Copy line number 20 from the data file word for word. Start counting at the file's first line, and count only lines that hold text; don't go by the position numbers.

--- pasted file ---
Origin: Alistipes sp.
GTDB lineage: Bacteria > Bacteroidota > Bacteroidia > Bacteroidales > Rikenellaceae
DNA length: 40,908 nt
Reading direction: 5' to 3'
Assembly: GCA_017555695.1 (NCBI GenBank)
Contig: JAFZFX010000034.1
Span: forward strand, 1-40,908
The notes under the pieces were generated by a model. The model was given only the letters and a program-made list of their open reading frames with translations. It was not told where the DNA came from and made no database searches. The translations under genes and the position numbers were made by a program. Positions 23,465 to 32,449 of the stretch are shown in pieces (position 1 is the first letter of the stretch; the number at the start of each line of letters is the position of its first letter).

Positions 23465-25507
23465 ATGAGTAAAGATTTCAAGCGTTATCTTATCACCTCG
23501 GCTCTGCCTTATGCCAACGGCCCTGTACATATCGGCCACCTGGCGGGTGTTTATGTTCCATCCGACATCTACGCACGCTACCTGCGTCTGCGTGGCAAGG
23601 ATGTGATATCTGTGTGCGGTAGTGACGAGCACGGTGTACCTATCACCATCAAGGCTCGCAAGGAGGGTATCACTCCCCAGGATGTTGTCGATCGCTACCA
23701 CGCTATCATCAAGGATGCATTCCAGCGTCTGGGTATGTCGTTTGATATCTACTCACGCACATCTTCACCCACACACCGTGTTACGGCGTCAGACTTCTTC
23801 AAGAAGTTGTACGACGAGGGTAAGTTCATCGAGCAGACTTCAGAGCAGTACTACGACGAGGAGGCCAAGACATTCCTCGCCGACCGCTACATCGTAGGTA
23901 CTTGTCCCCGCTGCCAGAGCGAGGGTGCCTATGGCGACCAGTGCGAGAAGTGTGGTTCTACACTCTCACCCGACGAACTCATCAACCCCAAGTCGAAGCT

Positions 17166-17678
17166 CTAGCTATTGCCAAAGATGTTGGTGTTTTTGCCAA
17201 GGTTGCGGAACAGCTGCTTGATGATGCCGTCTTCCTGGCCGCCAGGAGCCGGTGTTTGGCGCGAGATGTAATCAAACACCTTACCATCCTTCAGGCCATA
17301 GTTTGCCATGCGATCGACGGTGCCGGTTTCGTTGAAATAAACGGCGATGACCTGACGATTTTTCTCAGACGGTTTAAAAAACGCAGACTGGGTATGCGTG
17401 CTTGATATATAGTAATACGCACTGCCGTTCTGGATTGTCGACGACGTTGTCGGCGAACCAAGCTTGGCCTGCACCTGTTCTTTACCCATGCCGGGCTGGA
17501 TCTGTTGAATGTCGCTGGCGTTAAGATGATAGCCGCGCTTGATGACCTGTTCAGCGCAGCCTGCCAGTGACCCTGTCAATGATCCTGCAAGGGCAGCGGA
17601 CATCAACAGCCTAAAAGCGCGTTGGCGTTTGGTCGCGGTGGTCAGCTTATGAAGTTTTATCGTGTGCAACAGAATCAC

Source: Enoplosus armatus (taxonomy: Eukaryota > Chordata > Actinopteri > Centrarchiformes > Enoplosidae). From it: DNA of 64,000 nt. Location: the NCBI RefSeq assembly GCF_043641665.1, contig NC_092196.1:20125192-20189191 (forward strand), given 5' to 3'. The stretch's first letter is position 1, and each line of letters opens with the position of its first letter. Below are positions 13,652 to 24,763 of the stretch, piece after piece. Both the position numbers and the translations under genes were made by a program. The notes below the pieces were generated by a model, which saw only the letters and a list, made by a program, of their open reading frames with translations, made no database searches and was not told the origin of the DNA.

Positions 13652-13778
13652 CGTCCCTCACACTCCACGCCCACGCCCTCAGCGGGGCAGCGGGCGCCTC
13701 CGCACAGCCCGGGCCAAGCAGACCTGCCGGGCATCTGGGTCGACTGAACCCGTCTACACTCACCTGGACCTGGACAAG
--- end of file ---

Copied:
17401 CTTGATATATAGTAATACGCACTGCCGTTCTGGATTGTCGACGACGTTGTCGGCGAACCAAGCTTGGCCTGCACCTGTTCTTTACCCATGCCGGGCTGGA